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Co-evolution of viruses, plasmids and cells in Archaea: pattern and process

Final Report Summary - EVOMOBIL (Co-evolution of viruses, plasmids and cells in Archaea: pattern and process)

The aim of the EVOMOBIL project was to understand how interactions between cells, viruses and plasmids have influenced the evolution of life on earth. Many of the initial experiments focused on identifying and characterizing viruses, plasmids, and other mobile elements, using bioinformatic techniques. All these identifiable viruses and plasmids are being collated into a database that will allow to identify further viruses and plasmids, and thus better understand the structure and evolution of such elements. At the moment, we have already made available on the web a first public database, called WASP, for Web assisted Symbolic Plasmid Syntheny, that includes all known plasmids in the three domains of life. Our genomes data mining led to the discovery of two new families of mobile genetic elements, Casposons and Pipolins. Casposons may represent an intermediate in the evolution of the much-publicized CRISPR elements whereas Pipolins encode the first DNA polymerase that can synthesize DNA without primer. We also identified new protein families specifically encoded by mobile elements such as new DNA polymerases and new DNA topoisomerases. As an important “by-product” of these analyses, we discovered that some viruses can encode ribosomal proteins.

Analysis of several families of mobile genetic elements reveals that they have undergone extensive intra-phylum horizontal gene transfer but little inter-phylum transfer, potentially contributing to the phylogenetic isolation of the major cellular lineages. However, we also identified some cases of inter-phylum transfer in the case of conjugative plasmids. Hence, phylogenetic analysis of conjugative plasmids in Archaea suggests that they may have originated by horizontal gene transfer from Firmicute bacteria. These results indicate that cells and mobile element generally co-evolved and that most DNA transfer take place from mobile elements to cell, but with some major exception.

To study in more details the mechanisms of co-evolution between mobile elements and cell at the level of order. We have performed a large-scale sequencing project of complete (closed) genomes. The complete sequencing of 69 new genomes of hyperthermophilivc archaea of the order Thermococcales led to the discovery of several new mobile elements. In particular, we identified the first conjugative plasmid in hyperthermophilic archaea and we show that this plasmid can perform “hot sex”, i.e. conjugation at temperatures up to 100°C. We manipulated this plasmid and derivatives as efficient genetic tools to transfer genes between distantly related archaea and to transform archaea for which there was no genetic tools available. We also shown that site-specific integrases encoded by mobile elements can catalyze the inversion of large sections of DNA, consistent with the rapid and frequent genomic rearrangements observed in Thermococcales. Surprisingly, we found that one of these integrases exhibit homologous recombination activity.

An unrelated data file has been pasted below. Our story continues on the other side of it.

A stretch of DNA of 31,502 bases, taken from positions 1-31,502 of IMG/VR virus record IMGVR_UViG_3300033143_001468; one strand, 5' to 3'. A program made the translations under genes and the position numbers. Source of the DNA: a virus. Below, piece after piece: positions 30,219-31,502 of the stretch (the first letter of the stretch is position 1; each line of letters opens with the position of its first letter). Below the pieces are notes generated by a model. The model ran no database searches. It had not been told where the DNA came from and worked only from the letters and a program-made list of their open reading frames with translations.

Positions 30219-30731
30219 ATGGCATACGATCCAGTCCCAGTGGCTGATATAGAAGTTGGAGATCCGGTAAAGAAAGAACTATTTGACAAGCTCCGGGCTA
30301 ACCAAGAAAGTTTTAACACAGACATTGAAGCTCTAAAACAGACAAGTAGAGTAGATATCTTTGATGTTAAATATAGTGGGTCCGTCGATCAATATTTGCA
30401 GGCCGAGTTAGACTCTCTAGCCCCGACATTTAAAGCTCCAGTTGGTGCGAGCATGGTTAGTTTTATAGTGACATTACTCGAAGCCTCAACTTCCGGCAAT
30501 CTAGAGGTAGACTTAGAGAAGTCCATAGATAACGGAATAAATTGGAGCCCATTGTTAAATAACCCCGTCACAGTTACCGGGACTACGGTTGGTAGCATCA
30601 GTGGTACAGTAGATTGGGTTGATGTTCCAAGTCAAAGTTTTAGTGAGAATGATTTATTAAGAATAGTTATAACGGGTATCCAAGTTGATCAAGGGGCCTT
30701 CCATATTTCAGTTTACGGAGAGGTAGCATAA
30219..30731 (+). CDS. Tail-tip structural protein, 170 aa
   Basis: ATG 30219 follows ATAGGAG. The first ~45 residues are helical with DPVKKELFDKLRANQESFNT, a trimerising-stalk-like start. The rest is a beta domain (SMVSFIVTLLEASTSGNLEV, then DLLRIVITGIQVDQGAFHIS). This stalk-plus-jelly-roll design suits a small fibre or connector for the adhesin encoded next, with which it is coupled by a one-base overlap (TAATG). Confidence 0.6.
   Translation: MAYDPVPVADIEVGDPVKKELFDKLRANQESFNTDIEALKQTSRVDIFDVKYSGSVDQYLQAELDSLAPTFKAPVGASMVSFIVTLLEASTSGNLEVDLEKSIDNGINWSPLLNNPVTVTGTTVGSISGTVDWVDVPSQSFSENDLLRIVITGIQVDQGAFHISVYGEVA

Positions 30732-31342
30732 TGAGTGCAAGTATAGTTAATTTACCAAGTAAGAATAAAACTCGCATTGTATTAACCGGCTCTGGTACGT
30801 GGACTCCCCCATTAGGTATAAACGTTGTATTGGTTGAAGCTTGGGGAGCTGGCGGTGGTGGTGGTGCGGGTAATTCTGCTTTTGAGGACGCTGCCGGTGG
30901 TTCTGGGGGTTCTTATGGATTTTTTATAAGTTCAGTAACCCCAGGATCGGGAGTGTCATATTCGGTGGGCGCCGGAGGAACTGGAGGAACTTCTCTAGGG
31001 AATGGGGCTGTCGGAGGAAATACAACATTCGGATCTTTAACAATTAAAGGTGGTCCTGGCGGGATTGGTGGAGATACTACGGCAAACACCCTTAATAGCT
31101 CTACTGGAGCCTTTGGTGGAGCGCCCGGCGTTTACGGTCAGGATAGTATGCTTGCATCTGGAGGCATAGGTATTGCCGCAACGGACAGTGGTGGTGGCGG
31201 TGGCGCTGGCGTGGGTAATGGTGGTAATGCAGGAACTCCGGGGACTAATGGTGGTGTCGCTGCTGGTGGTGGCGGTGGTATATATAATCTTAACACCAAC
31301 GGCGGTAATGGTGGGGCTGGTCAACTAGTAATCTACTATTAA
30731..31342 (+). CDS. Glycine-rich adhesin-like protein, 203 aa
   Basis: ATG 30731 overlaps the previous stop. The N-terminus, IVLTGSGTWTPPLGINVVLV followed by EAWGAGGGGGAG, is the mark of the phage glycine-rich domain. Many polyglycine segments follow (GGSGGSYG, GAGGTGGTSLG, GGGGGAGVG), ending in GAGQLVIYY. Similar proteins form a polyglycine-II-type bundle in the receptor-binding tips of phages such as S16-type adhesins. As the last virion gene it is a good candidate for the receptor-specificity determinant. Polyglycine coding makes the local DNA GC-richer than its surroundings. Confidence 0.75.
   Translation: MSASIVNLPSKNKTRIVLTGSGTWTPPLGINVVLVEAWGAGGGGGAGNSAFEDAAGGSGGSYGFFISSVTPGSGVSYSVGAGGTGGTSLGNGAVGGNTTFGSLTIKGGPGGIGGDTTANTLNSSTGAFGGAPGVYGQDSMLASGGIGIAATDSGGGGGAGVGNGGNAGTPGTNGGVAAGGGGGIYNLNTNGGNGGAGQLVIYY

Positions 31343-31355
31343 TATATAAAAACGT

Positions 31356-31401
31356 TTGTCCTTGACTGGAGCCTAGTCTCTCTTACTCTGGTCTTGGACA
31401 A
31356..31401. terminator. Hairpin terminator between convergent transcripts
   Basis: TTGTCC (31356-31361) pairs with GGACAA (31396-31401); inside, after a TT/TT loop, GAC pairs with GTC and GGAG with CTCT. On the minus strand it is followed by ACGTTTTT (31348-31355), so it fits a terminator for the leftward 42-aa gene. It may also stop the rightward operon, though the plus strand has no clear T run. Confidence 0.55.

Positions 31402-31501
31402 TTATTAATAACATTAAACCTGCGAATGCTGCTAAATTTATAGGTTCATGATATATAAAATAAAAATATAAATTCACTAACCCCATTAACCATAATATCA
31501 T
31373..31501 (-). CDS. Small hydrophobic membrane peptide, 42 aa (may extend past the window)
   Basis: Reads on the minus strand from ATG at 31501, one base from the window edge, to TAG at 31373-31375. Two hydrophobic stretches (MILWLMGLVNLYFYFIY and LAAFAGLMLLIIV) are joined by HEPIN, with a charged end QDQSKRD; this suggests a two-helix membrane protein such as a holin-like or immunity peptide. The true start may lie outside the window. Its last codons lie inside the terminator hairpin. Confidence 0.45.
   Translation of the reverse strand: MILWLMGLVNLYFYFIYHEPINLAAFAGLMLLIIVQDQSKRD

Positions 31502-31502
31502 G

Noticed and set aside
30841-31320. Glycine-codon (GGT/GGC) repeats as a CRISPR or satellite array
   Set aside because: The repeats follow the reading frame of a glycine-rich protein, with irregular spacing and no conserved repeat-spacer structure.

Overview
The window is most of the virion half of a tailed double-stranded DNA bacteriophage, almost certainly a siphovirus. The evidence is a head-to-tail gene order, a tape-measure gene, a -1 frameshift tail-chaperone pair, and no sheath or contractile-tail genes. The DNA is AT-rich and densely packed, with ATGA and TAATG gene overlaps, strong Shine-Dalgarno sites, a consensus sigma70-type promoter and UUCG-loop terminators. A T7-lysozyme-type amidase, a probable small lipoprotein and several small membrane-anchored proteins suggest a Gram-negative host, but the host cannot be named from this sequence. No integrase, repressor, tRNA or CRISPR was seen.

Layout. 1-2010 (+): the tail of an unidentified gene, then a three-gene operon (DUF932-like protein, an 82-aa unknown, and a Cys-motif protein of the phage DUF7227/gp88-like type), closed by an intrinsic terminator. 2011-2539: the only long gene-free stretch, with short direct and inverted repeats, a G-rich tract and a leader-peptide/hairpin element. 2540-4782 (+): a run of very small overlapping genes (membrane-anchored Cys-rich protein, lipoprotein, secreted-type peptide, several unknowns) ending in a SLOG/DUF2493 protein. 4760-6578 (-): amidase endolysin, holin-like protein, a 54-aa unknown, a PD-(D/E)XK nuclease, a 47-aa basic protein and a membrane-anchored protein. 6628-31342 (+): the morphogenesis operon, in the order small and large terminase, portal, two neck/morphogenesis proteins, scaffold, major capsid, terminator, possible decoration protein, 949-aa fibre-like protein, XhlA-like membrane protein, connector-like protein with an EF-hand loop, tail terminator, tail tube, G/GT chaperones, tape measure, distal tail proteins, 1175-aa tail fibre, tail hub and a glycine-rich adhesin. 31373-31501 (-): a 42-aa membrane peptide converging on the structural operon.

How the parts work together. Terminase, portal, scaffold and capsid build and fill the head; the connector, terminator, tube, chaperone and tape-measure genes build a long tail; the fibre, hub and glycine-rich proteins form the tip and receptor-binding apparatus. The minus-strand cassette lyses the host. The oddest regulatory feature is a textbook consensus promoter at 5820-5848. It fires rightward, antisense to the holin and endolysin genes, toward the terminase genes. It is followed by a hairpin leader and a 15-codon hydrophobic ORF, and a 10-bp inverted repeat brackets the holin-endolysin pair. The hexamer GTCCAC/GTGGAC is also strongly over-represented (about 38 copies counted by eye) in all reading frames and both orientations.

In order to compare the history of plasmid/virus co-evolution with Archaea, we have updated the archaeal phylogeny and the position of Archaea in the universal tree of life. Our result strongly supports to root the archaeal domain in the branch leading to a clade grouping Thaumarchaeota, Aigarchaeota and Bathyarchaeota. This has important implication for the interpretation of all our observations, such as the relative isolation of plasmids and viruses of Thaumarchaeota from other Archaea and the timing of transfer of bacterial conjugative plasmids to Archaea. Importantly, this work also allowed us to place a major group of cosmopolitan viruses in the tree of life. We thus demonstrate that large and giant DNA viruses diversified before the last eukaryotic common ancestor and co-evolved with proto-eukaryotes. Our result also emphasizes that the archaeal mobilomes resemble more to the bacterial mobilome than to the eukaryotic mobilome, despite the close evolutionary relationships of Archaea and Eukarya.

We have shown that hyperthermophilic archaea produce both membrane vesicles and nanotubes, both of them apparently containing DNA. Some of these vesicles can be involved in sulfur or heavy metal detoxification whereas others, especially plasmidions, could be involved in DNA transfer. Unfortunately, we failed to identify mutants affected in vesicle production and to detect inter-species DNA transfer by these vesicles. However, we have observed a novel and surprising type of interaction between Thermococcales and Thermotoga maritima. We observed that T. maritima apparently engulfs Thermococcus within its large periplasm. We wonder if this unusual interaction may be involved in the extensive inter-domain horizontal gene transfer between hyperthermophilic archaea and bacteria that was revealed by comparative genomic analyses.